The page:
The Herscher Project’s April topic is “Food for the Soul.” I normally use food as a positive force in my literature, using it to bring people together, to experience joy, and to create comfort. However, food can also be used for so many negative things–to fill a hole caused by sorrow, to stave off boredom, to tamp down rage. I got to thinking about that plus the mindless excess in places ranging from The Cheesecake Factory to buffets like Golden Corral, places where people gorge themselves past the point of good sense.
I then began asking myself what those from the past might think about such a sight, and the line from William Wordsworth’s poem “The World is too Much With Us” came to mind. Granted, his poem bemoans the fact people were too far removed from nature and caught up in the trappings of mankind’s technological world, but I thought the statement was applicable to people simple shoveling in as much as they can without paying attention to (or perhaps enjoying) any of it. The result is the first draft you see here.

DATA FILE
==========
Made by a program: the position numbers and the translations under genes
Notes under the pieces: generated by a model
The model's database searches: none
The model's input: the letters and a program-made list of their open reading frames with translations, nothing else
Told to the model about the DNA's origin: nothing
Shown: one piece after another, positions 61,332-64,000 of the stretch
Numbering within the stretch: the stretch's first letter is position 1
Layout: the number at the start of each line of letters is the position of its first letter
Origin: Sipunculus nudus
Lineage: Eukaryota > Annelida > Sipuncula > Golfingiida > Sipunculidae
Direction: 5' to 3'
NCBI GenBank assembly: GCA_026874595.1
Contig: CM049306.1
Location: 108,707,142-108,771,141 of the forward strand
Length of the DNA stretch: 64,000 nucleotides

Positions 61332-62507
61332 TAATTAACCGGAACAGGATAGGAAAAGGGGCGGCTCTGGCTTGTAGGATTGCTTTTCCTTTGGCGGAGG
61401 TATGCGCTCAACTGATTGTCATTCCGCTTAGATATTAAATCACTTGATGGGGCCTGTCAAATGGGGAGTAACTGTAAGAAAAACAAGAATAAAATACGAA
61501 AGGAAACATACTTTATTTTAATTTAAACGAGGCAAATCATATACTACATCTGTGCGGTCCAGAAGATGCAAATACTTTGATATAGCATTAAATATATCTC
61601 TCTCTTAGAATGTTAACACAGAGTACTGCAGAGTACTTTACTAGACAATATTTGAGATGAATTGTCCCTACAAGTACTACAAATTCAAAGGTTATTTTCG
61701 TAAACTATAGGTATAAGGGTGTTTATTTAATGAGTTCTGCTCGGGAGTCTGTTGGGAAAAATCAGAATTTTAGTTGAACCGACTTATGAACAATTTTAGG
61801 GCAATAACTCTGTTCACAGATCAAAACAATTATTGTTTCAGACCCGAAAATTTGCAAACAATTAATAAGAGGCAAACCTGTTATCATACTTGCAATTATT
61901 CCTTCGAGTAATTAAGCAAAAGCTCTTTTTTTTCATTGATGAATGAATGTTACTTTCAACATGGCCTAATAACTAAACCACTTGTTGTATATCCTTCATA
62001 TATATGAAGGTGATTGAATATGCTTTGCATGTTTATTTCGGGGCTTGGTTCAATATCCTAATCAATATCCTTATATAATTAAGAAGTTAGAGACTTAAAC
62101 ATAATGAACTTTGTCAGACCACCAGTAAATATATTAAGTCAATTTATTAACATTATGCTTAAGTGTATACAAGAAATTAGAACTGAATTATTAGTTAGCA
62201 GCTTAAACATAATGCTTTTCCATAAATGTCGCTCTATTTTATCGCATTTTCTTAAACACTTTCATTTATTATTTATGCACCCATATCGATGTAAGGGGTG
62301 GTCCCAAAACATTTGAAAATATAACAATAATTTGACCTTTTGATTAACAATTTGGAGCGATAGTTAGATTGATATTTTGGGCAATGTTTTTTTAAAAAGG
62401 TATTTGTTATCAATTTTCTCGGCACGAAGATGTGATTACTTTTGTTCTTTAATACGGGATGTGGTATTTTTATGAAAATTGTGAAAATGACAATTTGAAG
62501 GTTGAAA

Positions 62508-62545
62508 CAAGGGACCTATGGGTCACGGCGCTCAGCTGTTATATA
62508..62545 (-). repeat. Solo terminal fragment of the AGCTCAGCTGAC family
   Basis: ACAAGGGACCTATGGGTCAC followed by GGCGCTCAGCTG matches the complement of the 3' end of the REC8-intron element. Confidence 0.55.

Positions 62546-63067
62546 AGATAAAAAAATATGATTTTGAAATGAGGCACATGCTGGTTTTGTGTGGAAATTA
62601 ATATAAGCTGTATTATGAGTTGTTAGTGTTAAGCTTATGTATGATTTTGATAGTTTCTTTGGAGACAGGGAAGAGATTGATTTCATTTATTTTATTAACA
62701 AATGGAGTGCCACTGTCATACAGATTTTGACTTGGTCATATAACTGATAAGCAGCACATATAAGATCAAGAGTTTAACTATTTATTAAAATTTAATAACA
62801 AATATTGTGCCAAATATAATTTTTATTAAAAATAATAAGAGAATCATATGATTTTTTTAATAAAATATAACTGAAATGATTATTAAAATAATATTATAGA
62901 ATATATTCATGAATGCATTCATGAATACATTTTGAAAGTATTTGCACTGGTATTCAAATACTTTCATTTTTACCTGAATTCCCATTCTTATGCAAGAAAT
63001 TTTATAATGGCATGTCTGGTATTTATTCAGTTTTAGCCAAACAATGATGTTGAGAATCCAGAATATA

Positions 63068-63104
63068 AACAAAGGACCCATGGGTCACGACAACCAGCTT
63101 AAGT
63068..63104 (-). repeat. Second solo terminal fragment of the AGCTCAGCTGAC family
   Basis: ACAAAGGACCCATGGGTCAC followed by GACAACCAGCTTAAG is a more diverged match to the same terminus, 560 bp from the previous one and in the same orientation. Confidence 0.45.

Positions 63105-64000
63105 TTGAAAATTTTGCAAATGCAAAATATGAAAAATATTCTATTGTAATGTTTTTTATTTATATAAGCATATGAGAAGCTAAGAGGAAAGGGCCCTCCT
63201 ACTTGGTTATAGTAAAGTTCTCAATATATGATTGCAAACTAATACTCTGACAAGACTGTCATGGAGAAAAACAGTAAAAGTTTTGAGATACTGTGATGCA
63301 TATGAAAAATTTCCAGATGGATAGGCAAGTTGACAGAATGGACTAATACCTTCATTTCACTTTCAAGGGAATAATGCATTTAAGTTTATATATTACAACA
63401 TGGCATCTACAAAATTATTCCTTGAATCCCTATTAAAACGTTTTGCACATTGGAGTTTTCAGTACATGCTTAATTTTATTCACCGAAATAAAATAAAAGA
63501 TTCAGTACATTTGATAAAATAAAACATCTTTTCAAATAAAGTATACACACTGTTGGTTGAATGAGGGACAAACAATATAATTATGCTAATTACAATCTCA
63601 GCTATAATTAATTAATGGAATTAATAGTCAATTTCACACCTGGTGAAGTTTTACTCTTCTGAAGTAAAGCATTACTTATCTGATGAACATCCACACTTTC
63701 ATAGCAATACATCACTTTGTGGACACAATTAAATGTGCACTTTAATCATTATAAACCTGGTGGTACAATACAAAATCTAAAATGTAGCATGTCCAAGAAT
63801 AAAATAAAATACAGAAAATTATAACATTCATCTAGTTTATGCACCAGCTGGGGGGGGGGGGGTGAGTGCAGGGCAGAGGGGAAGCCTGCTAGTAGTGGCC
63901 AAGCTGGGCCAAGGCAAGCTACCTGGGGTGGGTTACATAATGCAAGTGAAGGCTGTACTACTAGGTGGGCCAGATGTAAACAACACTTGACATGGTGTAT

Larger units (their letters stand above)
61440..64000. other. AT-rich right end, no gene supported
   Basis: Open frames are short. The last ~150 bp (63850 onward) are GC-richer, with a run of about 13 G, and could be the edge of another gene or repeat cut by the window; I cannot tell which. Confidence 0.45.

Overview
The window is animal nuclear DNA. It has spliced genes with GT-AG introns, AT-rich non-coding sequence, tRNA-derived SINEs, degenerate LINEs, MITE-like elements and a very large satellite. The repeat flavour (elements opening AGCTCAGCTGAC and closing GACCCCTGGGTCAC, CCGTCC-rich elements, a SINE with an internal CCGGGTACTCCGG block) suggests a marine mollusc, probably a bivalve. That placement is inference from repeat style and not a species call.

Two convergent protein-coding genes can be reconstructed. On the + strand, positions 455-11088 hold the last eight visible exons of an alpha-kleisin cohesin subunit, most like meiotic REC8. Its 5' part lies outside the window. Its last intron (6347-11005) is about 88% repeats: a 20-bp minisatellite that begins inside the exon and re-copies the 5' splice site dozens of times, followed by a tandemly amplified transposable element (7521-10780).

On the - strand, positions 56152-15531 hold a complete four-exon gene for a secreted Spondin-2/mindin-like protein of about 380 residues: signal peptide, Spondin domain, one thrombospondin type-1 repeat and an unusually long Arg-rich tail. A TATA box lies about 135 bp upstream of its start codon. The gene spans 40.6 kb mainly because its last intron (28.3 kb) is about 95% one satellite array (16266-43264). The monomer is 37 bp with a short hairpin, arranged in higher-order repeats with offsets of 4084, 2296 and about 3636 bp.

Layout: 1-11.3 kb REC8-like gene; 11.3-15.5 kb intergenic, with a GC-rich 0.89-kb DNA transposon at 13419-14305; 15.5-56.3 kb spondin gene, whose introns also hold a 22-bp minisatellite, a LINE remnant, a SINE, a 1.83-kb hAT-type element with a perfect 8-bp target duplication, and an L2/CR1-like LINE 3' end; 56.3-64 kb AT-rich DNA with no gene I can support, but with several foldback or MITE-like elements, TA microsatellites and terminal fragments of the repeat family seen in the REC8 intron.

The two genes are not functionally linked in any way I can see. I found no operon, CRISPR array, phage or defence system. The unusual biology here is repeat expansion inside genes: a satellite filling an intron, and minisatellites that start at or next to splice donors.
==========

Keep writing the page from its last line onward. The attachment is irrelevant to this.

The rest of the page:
Wordsworth would be aghast, I’m sure, at the sight
of our getting and spending, our caloric rivalry of Rome.
Certainly, he’d turn up his refined Romantic nose
at sneezeguards standing sentinel between consumer
and consumed and the golden halo of heat lamps, pendulous
angels supplying warmth to an endless parade
of entrées basking in their own bain maries.
Coleridge would no doubt become his own doomed
ancient mariner, his deep musings an aesthetic albatross
around his neck as he was compelled to explain
the definition of poetry to patrons concerned
with eating all and tasting nothing. After all,
how can the masses of mass quantities
grasp the pleasure of solitude and musing
behind a frosted window pane
with two hot bars and a dessert table
left to be devoured?
Blake alone might rejoice in his idiosyncratic
heart to see a place where no children hunger
and black/white, Jew/Gentile, she/he, high/low
eat from the same deep fried cornucopia, a testament
to liberté, égalité, fraternité worthy of engraving.
But would he know the sight of such excess
could pinpoint precisely where his palace of wisdom
may be found?